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Intel set to brand business PCs

The company plans to slap a catchy new moniker on technology to make business PCs more secure and manageable.

Intel is expected to introduce on Monday a new brand for business-PC technology as the latest plank of its marketing overhaul.

CEO Paul Otellini tipped the company's hand during a conference call earlier this week after Intel announced its latest quarter of disappointing financial results.

Discussing what manufacturing processes the different chips would use, Otellini mentioned Intel's brands: "Centrino and Viiv and the upcoming brand associated with the business desktop we'll talk about on Monday."

An Intel representative declined to comment further on a press conference scheduled for Monday at the Ritz-Carlton Hotel in San Francisco. "We have nothing to add beyond what Paul said in the earnings call," said Scott McLaughlin, an Intel spokesman. But sources familiar with the company's plans said Intel plans to unveil that third brand name Monday along with technology that is supposed to make it easier to manage and secure business PCs. To this point, Intel has talked about these capabilities under the code name Averill.

Since the introduction of its Centrino brand for notebook technology in 2003, Intel has channeled its formidable marketing budget into programs that emphasize the technology that Intel brings to PCs and servers beyond the processor. The company calls this move "platformization," and it has been Otellini's largest project during his brief tenure as CEO.

Centrino is more than just a processor. It's a combination of chips: a mobile chipset, a Pentium M processor and a Wi-Fi chip that was branded as a package. Intel chose Viiv as the name for its second platform brand to target home entertainment PCs. To carry a Viiv sticker and receive marketing assistance from Intel, PC vendors must build systems with Intel's dual-core processors as well as several other Intel-specified components.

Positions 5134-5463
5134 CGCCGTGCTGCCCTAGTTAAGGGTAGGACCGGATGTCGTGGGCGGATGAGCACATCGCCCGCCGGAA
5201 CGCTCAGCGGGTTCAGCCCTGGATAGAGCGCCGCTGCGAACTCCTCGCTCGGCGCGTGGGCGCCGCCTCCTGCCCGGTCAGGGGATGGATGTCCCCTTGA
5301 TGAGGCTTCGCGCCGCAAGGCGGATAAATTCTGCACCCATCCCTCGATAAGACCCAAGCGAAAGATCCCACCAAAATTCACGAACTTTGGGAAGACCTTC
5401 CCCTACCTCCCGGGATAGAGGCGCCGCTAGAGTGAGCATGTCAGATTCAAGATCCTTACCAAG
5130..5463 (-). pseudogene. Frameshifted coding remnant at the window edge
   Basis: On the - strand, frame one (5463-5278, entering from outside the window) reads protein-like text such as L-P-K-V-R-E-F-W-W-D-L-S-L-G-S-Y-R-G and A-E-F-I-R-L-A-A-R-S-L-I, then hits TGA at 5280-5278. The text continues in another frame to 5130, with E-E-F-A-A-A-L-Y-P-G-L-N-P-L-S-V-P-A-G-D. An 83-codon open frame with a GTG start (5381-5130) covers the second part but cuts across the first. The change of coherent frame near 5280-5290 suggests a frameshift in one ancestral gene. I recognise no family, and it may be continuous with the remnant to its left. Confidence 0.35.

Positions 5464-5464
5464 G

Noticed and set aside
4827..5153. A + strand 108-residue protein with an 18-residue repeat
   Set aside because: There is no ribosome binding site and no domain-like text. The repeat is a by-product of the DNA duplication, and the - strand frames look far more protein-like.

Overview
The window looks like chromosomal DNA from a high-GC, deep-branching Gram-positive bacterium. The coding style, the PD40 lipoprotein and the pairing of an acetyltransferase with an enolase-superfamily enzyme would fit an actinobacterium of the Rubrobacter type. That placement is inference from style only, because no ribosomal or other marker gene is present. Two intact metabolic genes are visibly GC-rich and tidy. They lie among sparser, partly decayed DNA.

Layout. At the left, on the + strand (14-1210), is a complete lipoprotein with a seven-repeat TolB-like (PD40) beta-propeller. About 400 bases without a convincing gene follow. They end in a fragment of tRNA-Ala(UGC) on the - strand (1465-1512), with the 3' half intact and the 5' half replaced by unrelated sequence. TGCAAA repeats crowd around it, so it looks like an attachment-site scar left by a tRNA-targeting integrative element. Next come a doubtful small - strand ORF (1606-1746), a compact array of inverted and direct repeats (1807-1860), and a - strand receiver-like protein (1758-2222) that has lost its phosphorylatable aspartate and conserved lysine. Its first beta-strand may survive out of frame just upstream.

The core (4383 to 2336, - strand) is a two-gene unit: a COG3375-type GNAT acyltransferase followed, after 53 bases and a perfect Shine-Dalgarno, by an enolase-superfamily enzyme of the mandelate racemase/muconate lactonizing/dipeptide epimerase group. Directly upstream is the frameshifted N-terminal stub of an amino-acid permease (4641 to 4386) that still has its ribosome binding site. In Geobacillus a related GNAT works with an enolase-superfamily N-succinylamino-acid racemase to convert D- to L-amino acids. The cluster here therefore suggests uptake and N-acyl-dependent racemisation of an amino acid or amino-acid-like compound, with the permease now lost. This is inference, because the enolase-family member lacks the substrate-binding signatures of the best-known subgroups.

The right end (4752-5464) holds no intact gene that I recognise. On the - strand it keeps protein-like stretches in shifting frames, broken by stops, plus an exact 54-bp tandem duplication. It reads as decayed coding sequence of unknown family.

Something similar is expected for business PCs, although Intel is keeping the actual name under close wraps. A check of the U.S. Patent and Trademark Office's site on Friday produced nothing new, but did provide a humorous trip down memory lane, past discarded Intel trademarks such as Septium, Eproximator and Megaseries.

IDC analyst Richard Shim said Intel might run into branding wrinkles when some attributes of the business brand become applicable to other PCs. "What happens to (the business brand) a few years down the road when they integrate the components into consumer PCs and notebooks?" Shim said. "Security, manageability, energy efficiency--those aren't things that are just for the desktop."

The business PC brand likely won't be as widespread as Centrino and Viiv, Shim said. "They don't have to sell it to anybody. They just have to sell it to IT managers. I imagine that what they spend on marketing will be a lot less than what they spent on Centrino since that appealed to a much wider audience," Shim said.